Once I completed the heater box I wired the heater with some heavy-duty flex.  I changed the heater’s leads so that both tubes were connected together in parallel.  I used a heat-resistant chocolate block connector for this.  I also connected the chassis of the heater to the earth conductor.  I took the flex out of a hole at the back corner using a grommet to protect it. When I was ready to fit the heater, I brought its power lead into the main box through a grommet.  The live conductor goes to the second terminal on the heater switch (another crimp terminal) and the neutral and earth to the neutral and earth of the supply cable at the chocolate block. The wires connecting the tubes are heat resistant; the flex I used was not, so it was important to keep it away from the metal surfaces that become hot.  If you are in doubt about this you can use heat-resistant sleeving (you might find some inside the heater).  Normal cable ties will also melt if they touch the hot surfaces.

You need to make sure that all the wires are securely connected, and that they are not likely to move, especially near the moving parts of the motor (my motor has a small length of rotating shaft exposed at the end near the terminals).  If necessary the wires can be held together using cable ties in the box as no great heat is present. Sorry there aren’t any good pictures of the wiring, it is all under the motor and quite difficult to reach.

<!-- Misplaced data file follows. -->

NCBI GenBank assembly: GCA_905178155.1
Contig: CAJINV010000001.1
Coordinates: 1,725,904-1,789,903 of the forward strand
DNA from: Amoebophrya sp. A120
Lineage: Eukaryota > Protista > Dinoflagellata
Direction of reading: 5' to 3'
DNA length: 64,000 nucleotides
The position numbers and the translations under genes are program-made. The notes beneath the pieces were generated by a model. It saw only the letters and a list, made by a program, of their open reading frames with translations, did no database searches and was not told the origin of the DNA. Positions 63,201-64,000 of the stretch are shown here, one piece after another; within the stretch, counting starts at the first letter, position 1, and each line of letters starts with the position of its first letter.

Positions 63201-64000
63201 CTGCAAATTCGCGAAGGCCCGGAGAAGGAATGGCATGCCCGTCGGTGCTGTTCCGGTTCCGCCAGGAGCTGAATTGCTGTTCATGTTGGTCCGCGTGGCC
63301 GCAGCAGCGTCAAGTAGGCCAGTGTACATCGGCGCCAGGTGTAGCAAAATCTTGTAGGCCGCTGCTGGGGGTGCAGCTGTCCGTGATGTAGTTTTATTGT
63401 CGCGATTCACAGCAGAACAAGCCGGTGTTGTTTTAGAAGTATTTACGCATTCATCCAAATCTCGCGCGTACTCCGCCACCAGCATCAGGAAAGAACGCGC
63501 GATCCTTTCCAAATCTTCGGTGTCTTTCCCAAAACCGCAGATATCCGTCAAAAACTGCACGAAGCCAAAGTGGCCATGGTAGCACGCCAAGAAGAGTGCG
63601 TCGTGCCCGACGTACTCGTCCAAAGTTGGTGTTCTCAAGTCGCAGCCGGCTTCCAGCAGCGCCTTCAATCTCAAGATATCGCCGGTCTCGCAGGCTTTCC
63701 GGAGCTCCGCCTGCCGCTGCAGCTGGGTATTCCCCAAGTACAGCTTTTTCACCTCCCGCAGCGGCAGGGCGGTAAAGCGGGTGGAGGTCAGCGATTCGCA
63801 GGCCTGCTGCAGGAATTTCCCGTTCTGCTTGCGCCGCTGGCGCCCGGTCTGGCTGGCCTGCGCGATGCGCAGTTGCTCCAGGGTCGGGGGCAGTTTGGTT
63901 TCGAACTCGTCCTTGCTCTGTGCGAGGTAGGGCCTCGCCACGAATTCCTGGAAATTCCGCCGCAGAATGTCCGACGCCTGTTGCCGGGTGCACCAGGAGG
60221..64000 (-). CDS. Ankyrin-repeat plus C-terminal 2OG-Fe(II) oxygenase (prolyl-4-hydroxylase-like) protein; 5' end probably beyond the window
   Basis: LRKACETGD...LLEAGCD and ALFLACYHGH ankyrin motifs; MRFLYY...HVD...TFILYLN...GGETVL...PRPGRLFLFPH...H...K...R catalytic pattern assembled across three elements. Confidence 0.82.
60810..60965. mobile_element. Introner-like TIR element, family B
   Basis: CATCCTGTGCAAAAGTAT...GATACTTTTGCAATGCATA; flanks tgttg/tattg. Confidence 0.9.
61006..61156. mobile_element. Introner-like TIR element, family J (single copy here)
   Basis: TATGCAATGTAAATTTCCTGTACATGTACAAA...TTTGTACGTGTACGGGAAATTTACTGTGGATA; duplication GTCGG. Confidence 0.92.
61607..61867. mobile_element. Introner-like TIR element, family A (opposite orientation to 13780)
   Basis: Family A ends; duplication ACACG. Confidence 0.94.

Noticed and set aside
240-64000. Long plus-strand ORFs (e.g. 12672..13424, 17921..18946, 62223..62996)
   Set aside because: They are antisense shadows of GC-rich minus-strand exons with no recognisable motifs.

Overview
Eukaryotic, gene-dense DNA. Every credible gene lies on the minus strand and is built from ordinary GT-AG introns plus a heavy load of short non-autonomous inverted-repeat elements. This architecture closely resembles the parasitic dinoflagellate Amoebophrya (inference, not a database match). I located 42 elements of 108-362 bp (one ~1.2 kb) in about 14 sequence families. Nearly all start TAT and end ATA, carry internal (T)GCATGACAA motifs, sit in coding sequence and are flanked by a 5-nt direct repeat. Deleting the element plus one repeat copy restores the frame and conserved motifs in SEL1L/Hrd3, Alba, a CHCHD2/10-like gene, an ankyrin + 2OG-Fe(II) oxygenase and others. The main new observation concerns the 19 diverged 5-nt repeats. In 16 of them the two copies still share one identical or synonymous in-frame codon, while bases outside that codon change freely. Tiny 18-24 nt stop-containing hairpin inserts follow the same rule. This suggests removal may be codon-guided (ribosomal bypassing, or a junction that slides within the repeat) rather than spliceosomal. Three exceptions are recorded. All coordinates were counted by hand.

Step 10: Platen

The platen has to support the object when the vacuum is applied, which could be a pressure of several pounds per square inch.  I saved a stout piece of plywood for this and thickened the edge almost equal the thickness of one frame.  Then the frame holds the plastic just above the platen’s top surface.  It would also be possible to make more supports underneath it.  I made the platen 310 x 220 so that it fits inside the frame.  Frame and platen rest on the top of the box.  I cut some short brass pegs (from woodscrews) and set them in holes near the front corners of the box.  I aligned the platen in the frame aligned on the box and pressed firmly to make indentations.  Then I drilled holes at the marks to locate the platen on the pins.  I also drilled a large number of holes in the platen to let the air through. Air has to be able to get out from under the plastic, but an alternative is to make a single hole in the middle and stand the object on small spacers, such as coins, so that air can get underneath and away.  The problem with too many holes is if you want to create a mould with a flat surface, because the plastic can show the holes (depending on size, plastic thickness etc).  In my design the platens can be exchanged easily, although I have only used one up to now.